Restaurant Development & Design

September-October 2017

restaurant development + design is a user-driven resource for restaurant professionals charged with building new locations and remodeling existing units.

Issue link: http://rddmag.epubxp.com/i/872102

Contents of this Issue

Navigation

Page 37 of 83

3 6 • S P O N S O R E D C O N T E N T • S E P T E M B E R / O C T O B E R 2 0 1 7 THE SKINNY ON SUSTAINABLE DESIGN How do your products fit into a restaurant's sustainable design? Bart Kulish: MTS manu- factures all our seating products in the USA, and we look to partner with suppliers that are in close proxim- ity to our location, so raw materials are traveling shorter distances. We seek sup- pliers with similar vision because we want their philosophy to align with ours when it comes to sustainable raw materials. What are the materials used? BK: MTS always uses U.S.-produced steel that contains recycled content. We also partner with wood suppliers for our substrates and finished wood compo- nents that harvest in a sustainable fash- ion or are FSC certified. For instance, our butcher block table top supplier harvests from their privately-owned, sustainably-maintained forests. The glue used is formaldehyde-free, and all scrap wood is re-used to heat their facilities. Additionally, a percentage of the foam used in our products is comprised of plant-based material. What are the benefits? BK: Much of the steel used in today's hospitality seating products come from overseas, which is very taxing on our environment. Sixteen of the world's largest container ships emit as much sulphur into the environment as all of the cars running in the world during the same timeframe. By using quality, U.S.- produced steel, MTS drastically reduces our impact on the environment. Another benefit to using sustain- able raw materials is that our entire MTS produced seating line is Greenguard certified. This means no harmful VOC's are emitted from our products, which make them safe for restaurant employ- ees and guests alike. MTS has been Greenguard certified for nine consecu- tive years and it's an integral part of our SynerGreen sustainability philosophy. How can sustainable products enhance the design and function of a space? BK: Since all MTS products contain some level of sustainability, our cus- tomers have peace of mind knowing they are getting quality manufactured, sustainable furniture that is going to complement their overall design aes- thetic. And we love to collaborate with customers and designers on custom products. Our Custom Shoppe works hand in hand with our customers every- day to get the right product for their space, budget, and timeframe. What are the newest innovations with your sustainable lines? BK: MTS has begun incorporating IRT molded components into our Dine Fo- cus line of seating. IRT utilizes technol- ogy called ReTex®, which is the result of a patented melting process that uses 100% Polyolefin-based post-consumer plastic industrial waste (basically re- cycled detergent bottles). The result- ing product is ultra-durable, moisture resistant and free of toxic byproducts. The transition to IRT components for this product line will reduce the amount of wood substrates we purchase in 2017 by nine tons! Where do you see the segment headed for sustainable products in foodservice? BK: As technology continues to improve, more innovative sustain- able raw materials will become readily available and at reduced costs. MTS is committed to continuous sustainability improvements, including the raw mate- rials we incorporate and the products we introduce to the market. We've got one planet and our mission is to do our part to protect it. Q&A with Bart Kulish, President of MTS Seating Fuji at WoC in Quincy, MA features the MTS Inessa series. Inessa offers multiple upholstered and finished wood shell options as well as multiple base styles. The MTS DineFocus series features sustainable IRT components and is Greenguard certified.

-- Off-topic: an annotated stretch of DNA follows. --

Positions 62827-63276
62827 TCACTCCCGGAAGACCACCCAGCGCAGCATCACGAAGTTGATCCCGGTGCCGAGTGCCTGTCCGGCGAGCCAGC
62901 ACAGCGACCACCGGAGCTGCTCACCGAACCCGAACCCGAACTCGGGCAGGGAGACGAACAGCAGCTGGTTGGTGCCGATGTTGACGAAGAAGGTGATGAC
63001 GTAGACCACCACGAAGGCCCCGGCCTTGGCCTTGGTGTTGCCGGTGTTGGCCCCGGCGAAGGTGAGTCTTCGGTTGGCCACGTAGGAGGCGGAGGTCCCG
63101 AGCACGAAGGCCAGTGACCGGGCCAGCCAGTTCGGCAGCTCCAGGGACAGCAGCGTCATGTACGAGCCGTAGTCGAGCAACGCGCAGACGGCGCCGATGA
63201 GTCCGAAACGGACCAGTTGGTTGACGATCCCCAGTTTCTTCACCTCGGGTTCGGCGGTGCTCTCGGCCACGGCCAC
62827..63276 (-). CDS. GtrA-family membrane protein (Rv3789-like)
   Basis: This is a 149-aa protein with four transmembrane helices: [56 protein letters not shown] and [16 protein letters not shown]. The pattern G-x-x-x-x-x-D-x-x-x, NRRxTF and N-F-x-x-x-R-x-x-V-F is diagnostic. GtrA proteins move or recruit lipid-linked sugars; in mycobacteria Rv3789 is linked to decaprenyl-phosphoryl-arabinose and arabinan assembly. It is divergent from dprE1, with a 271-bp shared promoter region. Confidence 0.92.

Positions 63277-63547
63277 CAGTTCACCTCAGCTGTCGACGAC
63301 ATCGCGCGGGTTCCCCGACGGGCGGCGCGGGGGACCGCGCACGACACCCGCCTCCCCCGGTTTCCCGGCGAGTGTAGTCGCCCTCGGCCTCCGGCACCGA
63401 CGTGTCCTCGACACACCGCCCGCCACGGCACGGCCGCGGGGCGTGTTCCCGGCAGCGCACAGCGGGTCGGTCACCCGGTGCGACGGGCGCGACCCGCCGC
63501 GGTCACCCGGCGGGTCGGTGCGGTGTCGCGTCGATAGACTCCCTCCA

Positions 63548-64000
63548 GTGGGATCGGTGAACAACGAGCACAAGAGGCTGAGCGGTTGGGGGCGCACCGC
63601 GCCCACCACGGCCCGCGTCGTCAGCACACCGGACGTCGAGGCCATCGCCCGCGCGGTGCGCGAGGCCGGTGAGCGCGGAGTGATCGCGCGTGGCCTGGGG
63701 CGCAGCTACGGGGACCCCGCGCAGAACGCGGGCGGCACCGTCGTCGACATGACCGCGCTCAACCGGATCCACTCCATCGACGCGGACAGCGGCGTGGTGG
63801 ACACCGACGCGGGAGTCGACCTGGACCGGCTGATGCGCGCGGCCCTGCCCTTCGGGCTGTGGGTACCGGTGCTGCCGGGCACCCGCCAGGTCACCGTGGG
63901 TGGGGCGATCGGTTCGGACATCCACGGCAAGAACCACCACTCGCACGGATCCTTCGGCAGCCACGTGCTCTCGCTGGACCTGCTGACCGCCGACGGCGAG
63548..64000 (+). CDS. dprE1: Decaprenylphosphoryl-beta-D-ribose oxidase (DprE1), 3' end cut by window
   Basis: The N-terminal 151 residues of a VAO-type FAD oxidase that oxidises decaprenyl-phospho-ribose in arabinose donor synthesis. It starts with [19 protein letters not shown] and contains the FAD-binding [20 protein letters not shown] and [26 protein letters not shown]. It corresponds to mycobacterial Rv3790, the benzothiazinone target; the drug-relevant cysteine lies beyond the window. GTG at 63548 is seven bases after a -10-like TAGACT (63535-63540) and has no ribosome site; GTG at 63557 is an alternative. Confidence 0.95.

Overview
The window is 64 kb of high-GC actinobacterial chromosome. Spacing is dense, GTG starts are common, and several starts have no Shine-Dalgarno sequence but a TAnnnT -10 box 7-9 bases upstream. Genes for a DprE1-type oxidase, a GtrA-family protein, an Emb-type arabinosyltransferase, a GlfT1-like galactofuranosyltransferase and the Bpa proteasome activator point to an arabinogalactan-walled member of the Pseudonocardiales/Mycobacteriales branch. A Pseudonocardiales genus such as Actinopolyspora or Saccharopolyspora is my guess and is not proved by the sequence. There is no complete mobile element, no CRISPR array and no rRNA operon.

Articles in this issue

Archives of this issue

view archives of Restaurant Development & Design - September-October 2017